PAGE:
- The Ringgold substation will be expanded to accommodate the new 230-kV circuits with one new 230-kV breaker, assigned to Allegheny Power (APS)
- The new Rice substation will include two 900 MVA, 500/230-kV transformers, two 245-kV breakers in a single bus double breaker configuration, and four 500-kV breakers in a ring bus configuration, assigned to Transource
- The East Line – about 14.5 miles of new double-circuit, 230-kV alternating current, overhead transmission line configured in a six-wired arrangement between the existing Conastone substation to a new Furnace Run substation that taps the existing Three Mile Island-Peach Bottom 500-kV line, assigned to Transource
- The Conastone substation will be expanded to accommodate the new double-circuit 230-kV lines and two new 230-kV breakers, assigned to Exelon’s BGE
The project is estimated to cost about $320.2m, and has a required in-service date by June 1, 2020, the report added.
The report also noted that PJM opened, for instance, the 2016 RTEP Proposal Window No. 2 last summer, seeking solutions to numerous PJM reliability criteria violations identified as part of Baseline N-1 (thermal and voltage), generation deliverability, common node outage, N-1-1 (thermal and voltage), and load deliverability (thermal and voltage) tests on a 2021 study year power flow case modeling peak summer conditions.
PJM received 87 proposals from 13 entities in 12 transmission owner zones to solve the identified reliability criteria violations, and last December, recommended to the PJM board a set of 11 recommendations to address 21 flowgate violations, including building the greenfield Dequine-Meadow Lake 345-kV Circuit No. 3 as a single-circuit line; the proposing entity is American Electric Power (NYSE:AEP), and the cost is $29.1m.
Discussing merchant transmission, the report noted that PJM’s merchant transmission queue contained 17 projects that were active, under construction, or suspended as of Dec. 31, 2016, including the:
- Deans (Poseidon) 500-kV project that is under construction and has a requested in-service date of May 1, 2017 (TO: Public Service Enterprise Group (NYSE:PEG) subsidiary Public Service Electric and Gas, or PSE&G)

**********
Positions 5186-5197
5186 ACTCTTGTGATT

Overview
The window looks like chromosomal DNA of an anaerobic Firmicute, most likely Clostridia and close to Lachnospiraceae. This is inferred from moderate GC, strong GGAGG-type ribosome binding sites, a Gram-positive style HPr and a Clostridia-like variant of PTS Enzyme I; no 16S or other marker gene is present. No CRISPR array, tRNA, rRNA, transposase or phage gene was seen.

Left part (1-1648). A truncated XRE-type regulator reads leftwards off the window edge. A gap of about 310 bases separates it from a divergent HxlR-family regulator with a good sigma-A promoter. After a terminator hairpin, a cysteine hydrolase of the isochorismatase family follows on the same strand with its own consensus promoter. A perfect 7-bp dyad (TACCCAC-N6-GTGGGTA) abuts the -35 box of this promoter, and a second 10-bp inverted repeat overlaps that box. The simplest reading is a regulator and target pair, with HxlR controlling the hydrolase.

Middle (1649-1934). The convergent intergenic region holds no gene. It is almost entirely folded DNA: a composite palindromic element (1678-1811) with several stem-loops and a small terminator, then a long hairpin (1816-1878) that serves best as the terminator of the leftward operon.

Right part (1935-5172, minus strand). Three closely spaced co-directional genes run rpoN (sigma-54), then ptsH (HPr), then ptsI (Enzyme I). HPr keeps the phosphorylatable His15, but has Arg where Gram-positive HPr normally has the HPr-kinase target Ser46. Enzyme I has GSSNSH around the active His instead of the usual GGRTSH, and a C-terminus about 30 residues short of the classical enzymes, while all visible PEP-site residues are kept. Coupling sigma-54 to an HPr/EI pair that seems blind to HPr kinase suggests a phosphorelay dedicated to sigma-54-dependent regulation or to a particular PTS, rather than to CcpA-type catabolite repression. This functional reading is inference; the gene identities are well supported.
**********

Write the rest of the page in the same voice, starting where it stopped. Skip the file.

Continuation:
- Pierce-Beckjord 138-kV project that is suspended and had a requested in-service date of April 3, 2019 (TO: Duke Energy Ohio and Kentucky, or DEO&K)
- Pumphrey 230-kV project that is under construction, with a requested in-service date of Jan. 1, 2016 (TO: BGE)
Among other things, the report discussed interregional studies, noting that PJM currently has interregional planning arrangements with ISO New England (ISO-NE), Duke Energy (NYSE:DUK), the New York ISO (NYISO), Midcontinent ISO (MISO), North Carolina Transmission Planning Collaborative, Tennessee Valley Authority (TVA), and Southeastern Regional Transmission Planning.
Going forward, regional FERC Order 1000 planning processes with the Carolinas and TVA will be conducted under the Southeastern Regional Transmission Planning (SERTP) process embodied in the tariff provisions of PJM and the SERTP sponsors subject to FERC jurisdiction, which include Duke Energy Progress, TVA, and Southern Company (NYSE:SO). The report added that PJM also actively participates in the Eastern Interconnection Planning Collaborative (EIPC).
Last year, PJM, NYISO, and ISO-NE, for instance, continued to implement interregional processes consistent with Order 1000 interregional compliance filings, and will continue to develop and exchange databases, as well as coordinate review of operational coordination issues; individual regional transmission projects; queued generation and merchant transmission interconnection queues, long-term firm transmission service requests in each region; as well as transmission needs and solutions identified by systems beyond the three RTOs, the report said.